Future legal problems

Asked over 1 year ago - Brooklyn, NY

I have downloaded pictures from an internet site and it said :

License: Public Domain Dedication "You can copy, modify, distribute and perform the work, even for commercial purposes, all without asking permission."

Am I free to use these pictures on my Facebook page or on a book cover or anywhere else ?

Thank you for your reply

Attorney answers (3)

  1. Daniel Nathan Ballard

    Contributor Level 20


    Lawyers agree

    Best Answer
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    Answered . There are two reasons why you should NOT rely on the blurb you quote as permission to freely copy and display the photographs published on that website.

    First, you have NO basis on which to conclude that the website owner has the right to either dedicate the photographs to the public domain or to convey the license that it does via that blurb. There are MILLIONS of websites that publish photographs they have no legal right to publish. And even unsophisticated copyright owners know to use the words “public domain” or to affix a copyright notice to their works and then use a Creative Commons license process to grant others the right to use their works. The use of the rinky-dink blurb that you quote should RAISE your suspicions, not give you a warm fuzzy feeling.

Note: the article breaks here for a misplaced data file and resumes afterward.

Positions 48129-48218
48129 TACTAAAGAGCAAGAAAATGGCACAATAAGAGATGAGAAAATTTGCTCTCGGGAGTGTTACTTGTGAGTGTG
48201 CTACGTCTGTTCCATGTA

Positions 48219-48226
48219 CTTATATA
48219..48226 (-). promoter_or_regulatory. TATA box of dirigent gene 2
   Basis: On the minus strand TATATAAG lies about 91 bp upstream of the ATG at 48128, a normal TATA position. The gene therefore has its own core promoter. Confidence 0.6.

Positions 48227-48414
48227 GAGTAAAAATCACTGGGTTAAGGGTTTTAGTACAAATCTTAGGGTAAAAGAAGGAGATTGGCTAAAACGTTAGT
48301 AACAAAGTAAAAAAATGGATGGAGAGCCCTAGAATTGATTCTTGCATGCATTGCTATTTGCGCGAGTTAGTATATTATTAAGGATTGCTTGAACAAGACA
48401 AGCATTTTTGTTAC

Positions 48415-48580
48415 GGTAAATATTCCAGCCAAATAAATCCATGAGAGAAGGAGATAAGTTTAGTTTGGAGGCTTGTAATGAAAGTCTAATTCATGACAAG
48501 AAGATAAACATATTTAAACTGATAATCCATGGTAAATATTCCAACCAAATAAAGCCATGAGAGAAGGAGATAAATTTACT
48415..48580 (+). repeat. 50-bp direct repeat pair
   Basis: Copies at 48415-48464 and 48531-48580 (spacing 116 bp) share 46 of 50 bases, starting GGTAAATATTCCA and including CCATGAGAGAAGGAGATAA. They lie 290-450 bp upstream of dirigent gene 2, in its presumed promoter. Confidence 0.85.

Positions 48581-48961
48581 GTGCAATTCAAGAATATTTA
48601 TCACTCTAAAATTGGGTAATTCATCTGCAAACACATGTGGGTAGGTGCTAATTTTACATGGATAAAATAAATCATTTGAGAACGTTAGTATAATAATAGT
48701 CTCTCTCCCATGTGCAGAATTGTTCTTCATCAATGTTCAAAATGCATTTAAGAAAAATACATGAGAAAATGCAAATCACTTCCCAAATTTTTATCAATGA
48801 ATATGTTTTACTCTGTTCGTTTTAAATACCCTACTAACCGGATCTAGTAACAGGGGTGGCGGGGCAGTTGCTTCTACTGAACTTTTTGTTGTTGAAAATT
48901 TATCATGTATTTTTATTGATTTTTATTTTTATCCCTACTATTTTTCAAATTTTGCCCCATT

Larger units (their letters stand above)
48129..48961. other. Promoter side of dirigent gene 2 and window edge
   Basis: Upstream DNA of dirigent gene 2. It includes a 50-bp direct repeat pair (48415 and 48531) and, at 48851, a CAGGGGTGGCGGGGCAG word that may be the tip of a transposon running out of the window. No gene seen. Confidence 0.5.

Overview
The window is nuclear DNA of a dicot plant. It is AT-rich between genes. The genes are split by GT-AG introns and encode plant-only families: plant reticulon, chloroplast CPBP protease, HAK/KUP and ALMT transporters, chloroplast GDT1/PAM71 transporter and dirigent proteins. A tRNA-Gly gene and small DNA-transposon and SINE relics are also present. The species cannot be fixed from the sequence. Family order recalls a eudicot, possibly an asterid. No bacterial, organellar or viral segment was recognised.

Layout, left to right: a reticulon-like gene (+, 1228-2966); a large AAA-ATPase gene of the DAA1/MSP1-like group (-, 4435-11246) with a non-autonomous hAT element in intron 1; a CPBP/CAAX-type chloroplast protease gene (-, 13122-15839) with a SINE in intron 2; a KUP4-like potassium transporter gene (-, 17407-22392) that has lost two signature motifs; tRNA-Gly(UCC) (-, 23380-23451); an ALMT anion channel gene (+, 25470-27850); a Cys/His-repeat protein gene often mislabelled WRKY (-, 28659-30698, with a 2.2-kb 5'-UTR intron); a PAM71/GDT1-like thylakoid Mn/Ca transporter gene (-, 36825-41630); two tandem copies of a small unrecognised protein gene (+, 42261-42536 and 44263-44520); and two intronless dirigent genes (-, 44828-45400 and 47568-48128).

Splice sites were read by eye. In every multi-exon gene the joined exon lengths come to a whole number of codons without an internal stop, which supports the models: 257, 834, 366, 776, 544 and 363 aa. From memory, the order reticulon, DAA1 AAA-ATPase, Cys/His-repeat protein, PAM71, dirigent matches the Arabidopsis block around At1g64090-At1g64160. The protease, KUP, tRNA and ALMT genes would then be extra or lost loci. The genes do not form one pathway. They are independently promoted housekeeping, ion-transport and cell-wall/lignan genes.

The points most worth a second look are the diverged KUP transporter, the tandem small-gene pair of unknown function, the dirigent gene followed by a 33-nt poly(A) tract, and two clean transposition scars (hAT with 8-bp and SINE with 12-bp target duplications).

Second, the owner of the copyright in a photograph has the exclusive right to:
    (1) reproduce the photograph,
    (2) make derivative works based on the photograph,
    (3) distribute the photograph, and
    (4) display the photograph publicly.

    The copyright license that the blurb you quote grants does NOT include the right for others to DISPLAY the photographs – which you would be doing if you published the photographs via ‘Facebook page or on a book cover or anywhere else.” Any such display by you would be outside this rinky-dink license.

    Do not copy or publish the photographs you see on that website. Have your own copyright attorney check it out first.

    The above is general information ONLY and is not legal advice, does not form an attorney-client relationship, and... more
  2. Sreenivasarao Vepachedu

    Contributor Level 14


    Lawyer agrees

    Answered . Yes, if it is really in the public domain by dedication by the real copyright owner.

    This is not a legal advice or solicitation, and does not create an attorney-client relationship. Consult with an... more
  3. Brian Kenneth Dinicola

    Contributor Level 13


    Lawyer agrees

    Answered . The owner of a copyrighted work is certainly entitled to place it into the public domain, and it appears that the owner has done just that. Looks like a green light, assuming that the person making the pictures available is true owner of them.

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